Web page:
The convention center

The convention center is accessed via a walkway from the hotel. It’s a basic convention center with a tiny bit of western flair to let your know you’re in Oklahoma City, like these details:

renaissance oklahoma city convention center hotel | amanda jayne events blog

It felt very dark, which was a stark contrast from the last convention center I visited in Denver.

The breakout rooms I was looking at for our meeting were what you would expect at any convention center – nothing particularly good or bad about them.

renaissance oklahoma city convention center hotel | amanda jayne events blog

renaissance oklahoma city convention center hotel | amanda jayne events blog

renaissance oklahoma city convention center hotel | amanda jayne events blog

Overall I was nonplussed. I’d love to see a little more character in the convention center, but the space was certainly functional.

Have you been to either the Renaissance or the convention center? What were your thoughts?

the attic at disney’s boardwalk inn

The Attic at Disney's BoardWalk Inn | amanda jayne events blog

A few weeks ago I had the opportunity to tour some of the event space at Disney World. As I’ve mentioned a few times on this blog, I’m intrigued by Disney from a purely hospitality standpoint (intrigued sounds better than obsessed, right?). While most people think of the theme parks as the most exciting place to hold an event, the bulk of available space within Disney World is actually in its resort hotels, which have tons of fun details that enhance the environment.

Epcot is my favorite Disney park, and I was excited to see some different options for hosting an event within Epcot. But right outside of Epcot are the Epcot area resorts and there are a few different event spaces, including my favorite: The Attic at the Boardwalk Inn.

The Epcot Area resorts include the BoardWalk Inn and the Beach and Yacht Club Resorts, plus the Dolphin and the Swan (which are owned by Starwood, not Disney, so they don’t have all of the same on-site benefits as Disney owned resorts). All of these resorts are located within walking distance of Epcot and Hollywood Studios (which I still call MGM). So these resorts would be my first choice of accommodations were money no object since they are all in the “deluxe” category – the rack rate for a standard room at the BoardWalk Inn is $405/night.

The deluxe resorts are the most themed of the Disney hotels, and Disney takes the little details very seriously. The theme of the BoardWalk Inn is turn-of-the-century Atlantic City. There is an actual boardwalk and the resort is on Crescent Lake. The boardwalk itself has carnival games and entertainers which add to the charm.

The BoardWalk Inn has a conference center with 20,000 square feet of meeting space on one level, including the 10,000 square foot Promenade Ballroom. The decor is very whimsical, which may not be appropriate for your meeting, but is a breath of fresh air compared to most ballrooms.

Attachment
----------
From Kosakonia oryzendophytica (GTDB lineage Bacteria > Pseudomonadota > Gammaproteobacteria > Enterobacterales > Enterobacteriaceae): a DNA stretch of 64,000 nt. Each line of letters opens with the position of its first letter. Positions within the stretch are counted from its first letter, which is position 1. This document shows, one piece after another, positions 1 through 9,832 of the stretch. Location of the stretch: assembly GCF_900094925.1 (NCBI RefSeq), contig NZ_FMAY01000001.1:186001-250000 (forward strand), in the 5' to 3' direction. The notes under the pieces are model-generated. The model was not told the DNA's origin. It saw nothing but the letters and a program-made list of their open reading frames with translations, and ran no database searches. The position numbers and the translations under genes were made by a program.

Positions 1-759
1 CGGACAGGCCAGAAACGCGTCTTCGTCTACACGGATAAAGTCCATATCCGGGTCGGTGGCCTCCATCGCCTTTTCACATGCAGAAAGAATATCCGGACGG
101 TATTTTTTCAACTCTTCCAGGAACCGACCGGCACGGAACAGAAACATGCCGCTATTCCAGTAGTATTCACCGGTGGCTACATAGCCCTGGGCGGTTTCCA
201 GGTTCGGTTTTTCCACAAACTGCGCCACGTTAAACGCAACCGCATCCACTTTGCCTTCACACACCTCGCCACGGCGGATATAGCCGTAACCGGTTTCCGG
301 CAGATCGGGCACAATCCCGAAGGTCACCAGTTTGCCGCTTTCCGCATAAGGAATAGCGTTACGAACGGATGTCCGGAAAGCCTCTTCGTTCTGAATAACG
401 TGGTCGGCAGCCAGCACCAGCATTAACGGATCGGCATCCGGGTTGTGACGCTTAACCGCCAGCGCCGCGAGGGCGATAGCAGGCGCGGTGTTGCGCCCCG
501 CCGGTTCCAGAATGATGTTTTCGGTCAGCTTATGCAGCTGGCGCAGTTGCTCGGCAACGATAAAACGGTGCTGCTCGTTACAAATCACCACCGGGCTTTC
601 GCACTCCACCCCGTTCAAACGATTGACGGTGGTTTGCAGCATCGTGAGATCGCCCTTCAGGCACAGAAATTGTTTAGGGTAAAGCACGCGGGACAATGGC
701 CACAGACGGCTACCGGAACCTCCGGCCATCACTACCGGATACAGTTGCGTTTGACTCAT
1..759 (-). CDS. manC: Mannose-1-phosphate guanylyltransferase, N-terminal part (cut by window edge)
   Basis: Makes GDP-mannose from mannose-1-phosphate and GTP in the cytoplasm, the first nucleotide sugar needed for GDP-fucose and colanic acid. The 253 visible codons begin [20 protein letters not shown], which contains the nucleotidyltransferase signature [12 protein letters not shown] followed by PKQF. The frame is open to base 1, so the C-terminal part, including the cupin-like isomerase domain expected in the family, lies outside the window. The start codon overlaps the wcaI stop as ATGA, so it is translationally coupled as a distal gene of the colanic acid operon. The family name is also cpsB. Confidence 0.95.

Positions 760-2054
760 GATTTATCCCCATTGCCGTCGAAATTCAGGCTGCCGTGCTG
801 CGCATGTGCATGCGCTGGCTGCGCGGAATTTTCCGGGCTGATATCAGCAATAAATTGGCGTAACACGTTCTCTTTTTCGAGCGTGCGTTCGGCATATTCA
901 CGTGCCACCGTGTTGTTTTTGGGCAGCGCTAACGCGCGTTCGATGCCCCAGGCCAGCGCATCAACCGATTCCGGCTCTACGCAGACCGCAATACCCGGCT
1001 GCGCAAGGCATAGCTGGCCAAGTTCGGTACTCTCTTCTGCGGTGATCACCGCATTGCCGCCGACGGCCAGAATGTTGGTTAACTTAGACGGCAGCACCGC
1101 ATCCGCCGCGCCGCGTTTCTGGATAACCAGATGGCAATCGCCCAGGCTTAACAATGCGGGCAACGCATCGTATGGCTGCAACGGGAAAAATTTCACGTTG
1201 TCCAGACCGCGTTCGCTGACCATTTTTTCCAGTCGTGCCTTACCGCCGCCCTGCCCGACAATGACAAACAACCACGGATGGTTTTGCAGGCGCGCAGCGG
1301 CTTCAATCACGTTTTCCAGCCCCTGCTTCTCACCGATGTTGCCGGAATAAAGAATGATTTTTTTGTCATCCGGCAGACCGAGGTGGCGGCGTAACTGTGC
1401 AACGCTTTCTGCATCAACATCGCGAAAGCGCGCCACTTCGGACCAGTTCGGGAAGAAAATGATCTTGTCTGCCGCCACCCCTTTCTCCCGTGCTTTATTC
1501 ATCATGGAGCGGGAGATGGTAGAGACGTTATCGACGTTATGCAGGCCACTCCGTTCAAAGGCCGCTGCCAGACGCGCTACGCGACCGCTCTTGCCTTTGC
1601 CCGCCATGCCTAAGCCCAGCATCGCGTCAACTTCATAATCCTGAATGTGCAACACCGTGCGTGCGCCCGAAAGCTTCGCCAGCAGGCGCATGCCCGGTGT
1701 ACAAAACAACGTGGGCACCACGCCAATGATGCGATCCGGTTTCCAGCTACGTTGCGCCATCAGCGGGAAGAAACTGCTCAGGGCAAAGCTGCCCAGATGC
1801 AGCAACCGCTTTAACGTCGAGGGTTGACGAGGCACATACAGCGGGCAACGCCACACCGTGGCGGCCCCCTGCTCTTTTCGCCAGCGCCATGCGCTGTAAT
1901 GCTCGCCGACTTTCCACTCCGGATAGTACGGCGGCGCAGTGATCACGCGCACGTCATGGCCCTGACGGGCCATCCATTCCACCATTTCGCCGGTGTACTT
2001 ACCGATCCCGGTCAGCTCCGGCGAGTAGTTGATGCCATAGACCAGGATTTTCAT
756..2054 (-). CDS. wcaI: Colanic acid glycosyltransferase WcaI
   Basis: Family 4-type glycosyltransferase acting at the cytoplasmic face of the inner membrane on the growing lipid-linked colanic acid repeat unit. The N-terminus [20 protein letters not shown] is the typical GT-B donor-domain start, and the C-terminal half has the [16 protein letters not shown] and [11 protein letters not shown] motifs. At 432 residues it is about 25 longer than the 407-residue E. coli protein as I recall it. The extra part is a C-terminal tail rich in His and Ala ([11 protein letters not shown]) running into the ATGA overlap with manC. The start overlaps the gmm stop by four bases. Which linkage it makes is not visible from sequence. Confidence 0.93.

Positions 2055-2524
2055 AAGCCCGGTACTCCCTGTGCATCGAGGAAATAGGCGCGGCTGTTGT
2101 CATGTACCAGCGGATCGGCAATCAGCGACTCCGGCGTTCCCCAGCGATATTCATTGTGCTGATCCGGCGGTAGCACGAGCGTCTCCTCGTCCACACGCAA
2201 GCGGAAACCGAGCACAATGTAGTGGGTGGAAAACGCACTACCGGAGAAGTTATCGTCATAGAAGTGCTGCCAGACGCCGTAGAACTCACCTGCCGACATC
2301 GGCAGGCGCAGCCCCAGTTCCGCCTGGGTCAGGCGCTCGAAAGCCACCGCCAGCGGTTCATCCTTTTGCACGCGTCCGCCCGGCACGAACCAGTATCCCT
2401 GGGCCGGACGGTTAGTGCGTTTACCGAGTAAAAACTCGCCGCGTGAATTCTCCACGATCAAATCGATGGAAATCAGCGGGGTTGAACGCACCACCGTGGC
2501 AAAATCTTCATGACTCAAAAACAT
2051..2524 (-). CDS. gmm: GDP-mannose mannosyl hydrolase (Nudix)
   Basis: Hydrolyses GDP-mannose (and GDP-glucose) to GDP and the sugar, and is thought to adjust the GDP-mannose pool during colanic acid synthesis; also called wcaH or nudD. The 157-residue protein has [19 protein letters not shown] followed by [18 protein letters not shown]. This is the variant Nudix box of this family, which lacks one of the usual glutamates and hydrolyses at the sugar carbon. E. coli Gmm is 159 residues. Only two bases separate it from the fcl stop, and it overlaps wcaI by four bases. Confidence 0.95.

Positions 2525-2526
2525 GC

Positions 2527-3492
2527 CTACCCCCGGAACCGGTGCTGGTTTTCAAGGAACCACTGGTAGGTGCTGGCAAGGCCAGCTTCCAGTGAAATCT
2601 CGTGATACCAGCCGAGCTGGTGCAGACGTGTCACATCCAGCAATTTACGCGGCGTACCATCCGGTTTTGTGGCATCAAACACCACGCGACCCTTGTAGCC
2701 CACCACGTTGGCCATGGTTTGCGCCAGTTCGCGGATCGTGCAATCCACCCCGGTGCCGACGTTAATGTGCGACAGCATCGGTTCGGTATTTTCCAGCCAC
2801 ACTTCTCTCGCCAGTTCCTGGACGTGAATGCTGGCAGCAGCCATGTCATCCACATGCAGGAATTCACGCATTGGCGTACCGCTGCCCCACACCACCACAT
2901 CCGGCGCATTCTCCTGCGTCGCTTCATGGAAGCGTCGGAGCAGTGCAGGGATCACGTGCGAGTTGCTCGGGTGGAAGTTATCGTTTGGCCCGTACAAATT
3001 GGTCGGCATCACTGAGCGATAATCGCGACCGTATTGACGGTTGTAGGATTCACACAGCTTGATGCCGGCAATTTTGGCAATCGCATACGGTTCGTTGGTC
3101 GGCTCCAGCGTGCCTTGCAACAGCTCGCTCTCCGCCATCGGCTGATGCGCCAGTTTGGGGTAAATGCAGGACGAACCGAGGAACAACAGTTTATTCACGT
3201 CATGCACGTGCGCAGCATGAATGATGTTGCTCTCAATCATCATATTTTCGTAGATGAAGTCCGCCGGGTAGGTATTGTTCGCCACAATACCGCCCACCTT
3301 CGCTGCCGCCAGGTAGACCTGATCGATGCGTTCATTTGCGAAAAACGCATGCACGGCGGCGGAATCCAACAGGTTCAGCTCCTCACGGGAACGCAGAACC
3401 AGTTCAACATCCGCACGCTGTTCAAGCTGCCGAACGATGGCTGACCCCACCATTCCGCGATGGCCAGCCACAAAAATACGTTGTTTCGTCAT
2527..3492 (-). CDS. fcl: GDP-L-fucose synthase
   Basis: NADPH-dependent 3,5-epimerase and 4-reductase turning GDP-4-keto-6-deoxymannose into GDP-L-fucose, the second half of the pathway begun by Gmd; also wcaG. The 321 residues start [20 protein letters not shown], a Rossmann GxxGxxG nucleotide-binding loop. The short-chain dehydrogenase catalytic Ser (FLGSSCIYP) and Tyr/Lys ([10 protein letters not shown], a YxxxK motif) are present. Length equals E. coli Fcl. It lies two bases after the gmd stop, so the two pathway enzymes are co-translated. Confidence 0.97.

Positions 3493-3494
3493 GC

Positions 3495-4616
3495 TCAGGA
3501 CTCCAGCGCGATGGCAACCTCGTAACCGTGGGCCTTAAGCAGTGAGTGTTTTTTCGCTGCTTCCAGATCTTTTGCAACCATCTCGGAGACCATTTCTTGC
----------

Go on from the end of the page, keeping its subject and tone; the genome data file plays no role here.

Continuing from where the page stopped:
Disney's BoardWalk Inn | amanda jayne events blog

The space that I really loved though was The Attic. The Attic is in the main hotel building. It is a bit challenging to get there, it is quite a hike from the elevator which might be a deal breaker if your guests were older or not as mobile. But once you arrive, you find a small little room filled with charm. The room itself is small, maximum capacity is 50 guests, but there is an adjacent covered porch which gives you some room to spread out if the heat isn’t too overbearing (which can be a problem in Orlando).  The Attic has views of Crescent Lake, the boardwalk and Epcot.

The Attic at Disney's BoardWalk Inn | amanda jayne events blog

Wouldn’t you love to watch the Epcot fireworks from here?

The existing furniture on the patio is wicker, indoors it’s covered upholstered chairs. There’s an indoor bar that can be used for your event. The rooms are filled with antiques that fit the turn-of-the-century theme, such as carousel horses.

The Attic at Disney's BoardWalk Inn | amanda jayne events blog

The Attic at Disney's BoardWalk Inn | amanda jayne events blog

The Attic at Disney's BoardWalk Inn | amanda jayne events blog

The Attic at Disney's BoardWalk Inn | amanda jayne events blog

The pros of the space are its charm and the Disney details. The cons are that it’s out of the way and difficult to find (I would recommend using lots of signage if I were hosting an event). There’s also only one bathroom which isn’t too much of an issue since the capacity is so small, but still isn’t ideal.

I think this space would be perfect for a bridal or baby shower – it would be perfectly on theme and you wouldn’t have to add to the existing decor.  It would also be nice for a small, intimate wedding (remember, only 50 guests). Corporate events might be a good fit for the space, depending on how the guests took to the theme of the space. The proximity to Epcot is definitely a huge plus.

Check back later today for my post on event space at the Grand Floridian Resort.

hyatt regency denver at colorado convention center

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I recently spent a few days at the Hyatt Regency Denver as part of the PCMA Education Conference (which was a blast, by the way). The hotel is located next to the Colorado Convention Center, which was where the conference sessions were. It’s also well-situated in the downtown area, only a block away from a pedestrian mall with plenty of shops and restaurants, plus others nearby (I recommend Snarf’s for a quick bite, which was recommended to me by one of the hotel’s valets). The light rail is a block away, which takes you around the city.